Last week, while home sick with a cold, I decided to revisit the coming of age classic, American Graffiti (1973) directed by George Lucas and produced by Francis Ford Coppola. It had been a long while since I’d seen it. A friend rates it, passionately, as his favourite film of all time. He has been trying to convince another friend of ours, who’s less charmed, to give it another chance, so he asked me to prepare some notes in American Graffiti’s defence. I was more than happy to oblige. Here are those notes.


American Graffiti (1973, George Lucas) marks a pivotal moment in the emergence of the New Hollywood when filmmaking took an important turn away from the producer towards the director, and became an artform with the auteur at the wheel.

In some ways, American Graffiti is the ultimate New Hollywood film – defined by a youthful energy, personal subject matter, and a shift from casting conventionally attractive leads, to a representative interest in the Everyman.

The film is funny and unsentimental to the end. Lucas shows tremendous empathy and compassion towards his characters. Each of them – Curt Henderson (Richard Dreyfus), Steve Bolander (Ron Howard), John Milner (Paul Le Mat), Terry ‘The Toad’ Fields (Charles Martin Smith), Laurie Henderson (Cindy Williams) and Debbie Dunham (Candy Clark) – reveals layers over the course of the night we follow them, each on the verge of major change in the California of August 1962. This feels authentic to me, seeing them become something other than what they first appear to be. This is how people reveal themselves to you once you really spend time with them. John’s scenes, in particular, driving around in his bitchin’ yellow chopped deuce coupe with the young Carol (Mackenzie Phillips) are especially funny and touching in this way.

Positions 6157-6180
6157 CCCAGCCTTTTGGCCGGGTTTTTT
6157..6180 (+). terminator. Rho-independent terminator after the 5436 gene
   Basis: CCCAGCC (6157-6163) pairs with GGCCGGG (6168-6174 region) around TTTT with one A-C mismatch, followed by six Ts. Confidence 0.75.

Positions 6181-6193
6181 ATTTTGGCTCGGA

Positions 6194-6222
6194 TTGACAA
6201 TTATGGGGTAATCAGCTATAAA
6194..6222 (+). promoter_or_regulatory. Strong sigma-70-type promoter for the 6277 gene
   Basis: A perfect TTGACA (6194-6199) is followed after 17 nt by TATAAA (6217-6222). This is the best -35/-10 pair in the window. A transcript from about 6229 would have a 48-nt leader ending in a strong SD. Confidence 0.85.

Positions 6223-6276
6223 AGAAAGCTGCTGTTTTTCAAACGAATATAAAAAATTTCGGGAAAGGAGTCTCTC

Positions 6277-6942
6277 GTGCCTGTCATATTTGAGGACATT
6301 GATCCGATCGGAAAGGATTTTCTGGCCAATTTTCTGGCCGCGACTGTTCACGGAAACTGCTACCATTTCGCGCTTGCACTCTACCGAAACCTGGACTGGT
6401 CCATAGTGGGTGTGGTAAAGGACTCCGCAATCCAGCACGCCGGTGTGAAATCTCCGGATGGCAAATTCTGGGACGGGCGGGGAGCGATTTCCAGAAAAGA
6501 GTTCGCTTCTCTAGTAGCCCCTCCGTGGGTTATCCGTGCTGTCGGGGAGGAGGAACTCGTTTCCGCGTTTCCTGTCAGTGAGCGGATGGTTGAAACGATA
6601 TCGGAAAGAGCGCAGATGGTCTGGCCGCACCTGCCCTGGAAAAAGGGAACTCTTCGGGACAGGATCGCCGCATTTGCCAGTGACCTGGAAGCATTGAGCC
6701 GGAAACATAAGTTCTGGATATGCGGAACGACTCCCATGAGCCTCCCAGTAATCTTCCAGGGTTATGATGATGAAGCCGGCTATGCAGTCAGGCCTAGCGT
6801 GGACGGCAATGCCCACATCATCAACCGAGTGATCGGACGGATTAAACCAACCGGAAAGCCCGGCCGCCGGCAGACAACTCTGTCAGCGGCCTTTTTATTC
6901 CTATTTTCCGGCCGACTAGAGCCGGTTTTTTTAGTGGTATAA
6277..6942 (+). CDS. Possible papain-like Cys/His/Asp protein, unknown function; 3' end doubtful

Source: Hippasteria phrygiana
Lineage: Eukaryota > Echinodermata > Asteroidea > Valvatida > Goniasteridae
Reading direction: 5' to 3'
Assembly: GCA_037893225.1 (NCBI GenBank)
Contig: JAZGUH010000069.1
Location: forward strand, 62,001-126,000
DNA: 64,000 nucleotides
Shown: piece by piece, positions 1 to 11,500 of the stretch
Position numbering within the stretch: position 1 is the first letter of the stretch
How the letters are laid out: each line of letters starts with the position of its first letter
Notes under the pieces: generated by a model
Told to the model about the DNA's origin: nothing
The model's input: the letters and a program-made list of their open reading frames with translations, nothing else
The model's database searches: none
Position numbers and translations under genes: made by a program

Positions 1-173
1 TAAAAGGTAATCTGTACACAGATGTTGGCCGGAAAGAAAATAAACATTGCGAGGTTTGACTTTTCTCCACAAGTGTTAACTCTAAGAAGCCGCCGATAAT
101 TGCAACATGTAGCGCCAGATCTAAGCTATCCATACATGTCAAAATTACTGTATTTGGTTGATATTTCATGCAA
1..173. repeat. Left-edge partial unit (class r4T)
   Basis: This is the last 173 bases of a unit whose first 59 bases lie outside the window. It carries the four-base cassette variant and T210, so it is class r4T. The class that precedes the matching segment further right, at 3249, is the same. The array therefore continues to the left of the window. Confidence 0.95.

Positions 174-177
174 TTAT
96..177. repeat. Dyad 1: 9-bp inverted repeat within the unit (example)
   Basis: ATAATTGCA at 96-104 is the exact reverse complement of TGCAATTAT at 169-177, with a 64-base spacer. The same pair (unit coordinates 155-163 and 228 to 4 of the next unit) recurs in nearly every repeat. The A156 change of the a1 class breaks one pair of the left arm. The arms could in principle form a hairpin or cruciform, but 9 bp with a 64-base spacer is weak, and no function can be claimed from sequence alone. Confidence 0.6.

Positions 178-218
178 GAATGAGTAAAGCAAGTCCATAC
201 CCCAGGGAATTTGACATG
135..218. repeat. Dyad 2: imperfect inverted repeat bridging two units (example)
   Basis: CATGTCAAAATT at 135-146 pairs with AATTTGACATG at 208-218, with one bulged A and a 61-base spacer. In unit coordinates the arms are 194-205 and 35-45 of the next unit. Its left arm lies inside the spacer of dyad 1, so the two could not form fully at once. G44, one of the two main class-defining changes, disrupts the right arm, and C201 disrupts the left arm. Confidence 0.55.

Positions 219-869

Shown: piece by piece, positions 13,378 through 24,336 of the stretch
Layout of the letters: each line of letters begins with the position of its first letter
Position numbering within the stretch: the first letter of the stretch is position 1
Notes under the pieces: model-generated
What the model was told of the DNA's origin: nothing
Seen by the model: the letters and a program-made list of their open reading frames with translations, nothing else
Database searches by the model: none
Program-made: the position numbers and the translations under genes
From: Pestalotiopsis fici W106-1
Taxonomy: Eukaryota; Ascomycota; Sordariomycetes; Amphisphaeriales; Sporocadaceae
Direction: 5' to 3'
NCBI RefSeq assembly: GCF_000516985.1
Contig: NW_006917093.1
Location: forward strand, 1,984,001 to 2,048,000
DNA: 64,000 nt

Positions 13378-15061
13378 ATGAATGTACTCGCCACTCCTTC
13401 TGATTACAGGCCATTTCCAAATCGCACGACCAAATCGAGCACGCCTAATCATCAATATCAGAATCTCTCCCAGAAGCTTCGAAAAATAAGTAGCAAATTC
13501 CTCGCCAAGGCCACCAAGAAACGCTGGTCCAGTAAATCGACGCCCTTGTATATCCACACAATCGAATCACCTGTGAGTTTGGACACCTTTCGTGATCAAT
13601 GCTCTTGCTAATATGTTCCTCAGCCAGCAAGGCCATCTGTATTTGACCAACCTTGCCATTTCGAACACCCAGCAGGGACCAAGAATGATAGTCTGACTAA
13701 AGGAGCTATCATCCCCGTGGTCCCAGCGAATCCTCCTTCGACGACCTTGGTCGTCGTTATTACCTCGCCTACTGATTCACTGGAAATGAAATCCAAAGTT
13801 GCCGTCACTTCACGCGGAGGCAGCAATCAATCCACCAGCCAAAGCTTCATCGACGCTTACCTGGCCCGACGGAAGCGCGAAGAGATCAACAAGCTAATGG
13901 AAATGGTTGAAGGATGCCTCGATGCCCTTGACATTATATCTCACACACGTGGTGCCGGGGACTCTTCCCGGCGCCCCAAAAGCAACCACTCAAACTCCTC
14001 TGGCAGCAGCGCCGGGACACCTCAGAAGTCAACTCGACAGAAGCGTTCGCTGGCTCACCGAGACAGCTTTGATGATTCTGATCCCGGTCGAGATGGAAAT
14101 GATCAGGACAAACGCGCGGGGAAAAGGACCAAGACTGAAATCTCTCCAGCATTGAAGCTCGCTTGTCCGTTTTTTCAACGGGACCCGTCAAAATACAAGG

American Graffiti makes extraordinary use of popular music in a way that became associated with the New Hollywood (Scorsese would take this up with ferocity from Mean Streets on). Here the 50s music – with tracks from Bill Haley & the Comets, Del Shannon, Buddy Holly, The Platters and more – is diegetic from beginning to end and is also true of time and place. These characters live in a time when the radio was always on – in cars, at home and in diners. Just through the movie’s soundtrack we get to live this time along with them.

Lucas’ direction is skillful and musical displaying a wonderful sense of interplay between stories. The dialogue is poignant and razor sharp – ‘wimps get all the snatch,’ ‘who cut the cheese,’ and ‘he who smelt it dealt it’ true to the language of youth, with its braggadocio and fatuity.

American Graffiti is a film that says goodbye to childhood and innocence at both a personal and national level. Under all this, it’s a film about the myths that keep you breathing when it feels like everything around you is falling apart. The unattainable, beautiful blonde (Suzanne Somers) driving around in a white Ford Thunderbird, only briefly glimpsed is the film’s symbol for both the future (zooming by, out of town) and the past (always circling around you). The American Dream about to be ripped wide open with the assassination of J.F.K and the escalation of the Vietnam War, American Graffiti is a bittersweet look back to a time before it all changed – not only a nostalgia trip but a look deep into America’s soul.